The Daniel Carr House was built c.1712 and stands on the original site. It has a steep gable roof and a one-room-deep plan so often found in Newport buildings in the first quarter of the eighteenth century.

Both the wide overhang of the roof in the front and end positions of the chimney are features that indicate an early, simple Newport house.

It was purchased by the Newport Restoration Foundation in 1974 and restored in 1976. More Info

Source for info and image: Newport Restoration Foundation

 Langley-King House (1710 & 1750)

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Located at 34 Pelham Street

The Langley-King House is a large, two-and-a-half-story, four-bay house with two interior chimneys, a gambrel roof, and a stunning split-pediment doorway that is original to the building. Built c. 1710 and 1750, the original house was most likely a small single-chimney structure built by Nathaniel Langley. Major remodeling to effect the Georgian style seen today was done by a subsequent owner of the property, Charles Handy, probably in the mid-eighteenth century.

The house is on its original site and was purchased by the Newport Restoration Foundation (NRF) in 1969 and restored in 1970-71. More Info

Source for info and image: Newport Restoration Foundation

 Coggeshall House (1710)

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Located at 66 William Street

The Coggeshall House is a small, one-and-a-half-story house with a stone central chimney and a gambrel roof. The building originally stood in Westport, Massachusetts and was built c.1710. The Newport Restoration Foundation (NRF) purchased the house in 1977, disassembled it, and relocated it to the William Street site.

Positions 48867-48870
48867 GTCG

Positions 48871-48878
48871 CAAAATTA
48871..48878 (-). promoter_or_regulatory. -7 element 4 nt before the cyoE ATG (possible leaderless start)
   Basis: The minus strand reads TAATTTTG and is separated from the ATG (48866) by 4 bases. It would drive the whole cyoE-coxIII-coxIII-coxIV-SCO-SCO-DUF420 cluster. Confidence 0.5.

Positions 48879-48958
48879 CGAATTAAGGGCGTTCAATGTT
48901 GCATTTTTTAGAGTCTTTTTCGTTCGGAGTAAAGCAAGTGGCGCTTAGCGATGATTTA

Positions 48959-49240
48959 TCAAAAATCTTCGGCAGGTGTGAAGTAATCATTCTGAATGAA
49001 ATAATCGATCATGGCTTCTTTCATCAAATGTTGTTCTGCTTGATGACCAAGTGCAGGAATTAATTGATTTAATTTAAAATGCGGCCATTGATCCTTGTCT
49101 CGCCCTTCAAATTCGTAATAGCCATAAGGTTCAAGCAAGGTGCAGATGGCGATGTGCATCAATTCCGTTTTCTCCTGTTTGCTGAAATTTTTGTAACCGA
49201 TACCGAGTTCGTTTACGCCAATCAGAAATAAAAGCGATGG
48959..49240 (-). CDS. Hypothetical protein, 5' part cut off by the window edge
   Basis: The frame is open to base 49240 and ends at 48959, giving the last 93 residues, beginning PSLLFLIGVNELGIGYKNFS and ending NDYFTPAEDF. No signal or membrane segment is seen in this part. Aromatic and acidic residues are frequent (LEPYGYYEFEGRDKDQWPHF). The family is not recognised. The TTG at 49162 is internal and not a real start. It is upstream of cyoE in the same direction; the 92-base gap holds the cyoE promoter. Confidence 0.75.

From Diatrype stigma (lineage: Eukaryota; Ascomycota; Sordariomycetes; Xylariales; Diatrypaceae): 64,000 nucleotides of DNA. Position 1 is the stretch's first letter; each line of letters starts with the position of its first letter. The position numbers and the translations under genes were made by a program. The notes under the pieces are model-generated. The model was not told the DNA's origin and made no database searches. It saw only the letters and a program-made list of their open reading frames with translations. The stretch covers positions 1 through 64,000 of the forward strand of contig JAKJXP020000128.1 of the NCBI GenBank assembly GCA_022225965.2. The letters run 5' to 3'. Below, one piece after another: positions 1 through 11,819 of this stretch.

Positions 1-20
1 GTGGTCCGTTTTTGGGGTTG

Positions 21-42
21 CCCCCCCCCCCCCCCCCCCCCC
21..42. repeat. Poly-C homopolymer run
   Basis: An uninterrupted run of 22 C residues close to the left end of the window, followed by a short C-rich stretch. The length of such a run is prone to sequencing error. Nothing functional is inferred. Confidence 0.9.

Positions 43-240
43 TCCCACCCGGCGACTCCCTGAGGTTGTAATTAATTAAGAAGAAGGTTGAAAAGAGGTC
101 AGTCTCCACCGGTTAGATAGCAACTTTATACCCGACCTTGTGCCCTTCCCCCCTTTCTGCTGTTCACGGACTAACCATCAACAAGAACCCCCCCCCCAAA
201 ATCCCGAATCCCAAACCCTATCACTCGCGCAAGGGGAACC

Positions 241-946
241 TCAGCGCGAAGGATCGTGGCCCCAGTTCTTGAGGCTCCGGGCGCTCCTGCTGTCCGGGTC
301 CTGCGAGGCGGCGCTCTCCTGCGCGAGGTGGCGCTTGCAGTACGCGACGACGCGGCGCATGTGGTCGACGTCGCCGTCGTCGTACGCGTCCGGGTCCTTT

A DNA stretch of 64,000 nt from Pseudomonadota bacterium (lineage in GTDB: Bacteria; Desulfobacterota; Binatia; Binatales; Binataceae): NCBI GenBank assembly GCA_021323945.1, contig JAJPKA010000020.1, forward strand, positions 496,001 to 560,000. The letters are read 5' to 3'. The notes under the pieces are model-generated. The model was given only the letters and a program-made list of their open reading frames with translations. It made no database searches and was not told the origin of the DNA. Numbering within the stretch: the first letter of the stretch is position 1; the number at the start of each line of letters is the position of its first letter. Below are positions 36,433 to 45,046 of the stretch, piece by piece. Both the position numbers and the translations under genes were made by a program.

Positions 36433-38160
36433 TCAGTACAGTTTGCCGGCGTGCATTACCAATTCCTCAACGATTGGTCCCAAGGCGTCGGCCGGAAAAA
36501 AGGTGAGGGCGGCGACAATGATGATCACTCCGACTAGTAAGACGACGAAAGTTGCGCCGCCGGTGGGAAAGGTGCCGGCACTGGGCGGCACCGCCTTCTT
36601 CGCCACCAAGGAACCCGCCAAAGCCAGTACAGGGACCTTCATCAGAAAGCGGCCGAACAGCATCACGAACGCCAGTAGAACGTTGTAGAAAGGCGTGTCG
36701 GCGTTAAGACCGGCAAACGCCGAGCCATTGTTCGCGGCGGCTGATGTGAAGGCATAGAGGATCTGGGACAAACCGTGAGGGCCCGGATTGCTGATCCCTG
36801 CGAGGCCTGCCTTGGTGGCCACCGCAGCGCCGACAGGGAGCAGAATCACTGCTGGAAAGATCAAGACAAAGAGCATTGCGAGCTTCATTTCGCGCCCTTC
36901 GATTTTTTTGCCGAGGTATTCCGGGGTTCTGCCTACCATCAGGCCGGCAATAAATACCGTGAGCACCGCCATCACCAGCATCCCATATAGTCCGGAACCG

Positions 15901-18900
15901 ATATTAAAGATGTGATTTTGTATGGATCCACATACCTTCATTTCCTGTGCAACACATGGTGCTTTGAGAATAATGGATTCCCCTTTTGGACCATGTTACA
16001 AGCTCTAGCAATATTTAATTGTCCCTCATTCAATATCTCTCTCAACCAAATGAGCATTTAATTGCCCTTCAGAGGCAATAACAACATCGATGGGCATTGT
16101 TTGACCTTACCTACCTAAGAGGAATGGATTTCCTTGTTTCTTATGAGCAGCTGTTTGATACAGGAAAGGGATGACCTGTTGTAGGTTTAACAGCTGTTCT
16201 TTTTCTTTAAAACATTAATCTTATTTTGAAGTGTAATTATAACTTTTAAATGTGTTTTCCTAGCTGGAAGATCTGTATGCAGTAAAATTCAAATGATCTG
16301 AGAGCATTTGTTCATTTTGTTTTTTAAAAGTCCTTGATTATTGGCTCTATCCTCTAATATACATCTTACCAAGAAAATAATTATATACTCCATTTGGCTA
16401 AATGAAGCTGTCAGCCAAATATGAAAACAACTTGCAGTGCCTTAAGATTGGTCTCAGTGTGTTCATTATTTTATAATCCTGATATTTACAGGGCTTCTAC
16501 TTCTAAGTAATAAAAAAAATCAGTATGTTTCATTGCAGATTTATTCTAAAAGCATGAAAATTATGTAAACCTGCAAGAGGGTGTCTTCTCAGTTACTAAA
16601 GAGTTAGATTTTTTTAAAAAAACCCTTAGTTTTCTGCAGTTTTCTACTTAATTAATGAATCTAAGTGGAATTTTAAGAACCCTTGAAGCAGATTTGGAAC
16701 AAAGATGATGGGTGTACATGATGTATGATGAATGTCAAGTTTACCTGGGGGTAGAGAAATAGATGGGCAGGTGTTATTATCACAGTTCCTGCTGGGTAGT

The house came to NRF with a frame, chimney stone, and interior detail all in good condition and was restored in 1977-78. More Info

Source for info and image: Newport Restoration Foundation

Almy-Taggart House (1710)

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Located at 56 Farewell Street

The Almy -Taggart House is a two-story house with a large interior chimney and a gambrel roof. The building is set end-to-the-street with the main entry on the street façade.

Built c.1710, the house is on its original site. It was purchased by the Newport Restoration Foundation (NRF) in 1973 and restored in 1975. More Info

Source for info and image: Newport Restoration Foundation

Beriah Brown House (1709)

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Located at 41 Mill Street

The Beriah Brown House, built c.1709, is a large two-story, five-bay plan building with a gambrel roof and a large center chimney. It was originally located on South County Trail (Rt. 2 at the 104 intersection) in the rural area of North Kingstown, Rhode Island.

The Newport Restoration Foundation (NRF) acquired the already disassembled house in 1972 and then rebuilt and restored it at its current site on Mill Street in 1975-76. More Info

Source for info and image: Newport Restoration Foundation

Odlin-Otis House (1709)

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Located at 109 Spring Street

Built c.1705, the Odlin-Otis House is a long, one-room deep, gable-roof building that stands on the original site. The south end wall is brick and includes a chimney with a fireplace on each floor, including the attic. An interior chimney at the north end affords one fireplace on each of the first and second floors. Both the interior and exterior walls are of plank construction, and an ell to the rear is of mixed construction, some parts dating from 1730, others from the nineteenth century.

The Newport Restoration Foundation bought the house in 1972 and restored it in 1976-77. More Info

Source for info and image: Newport Restoration Foundation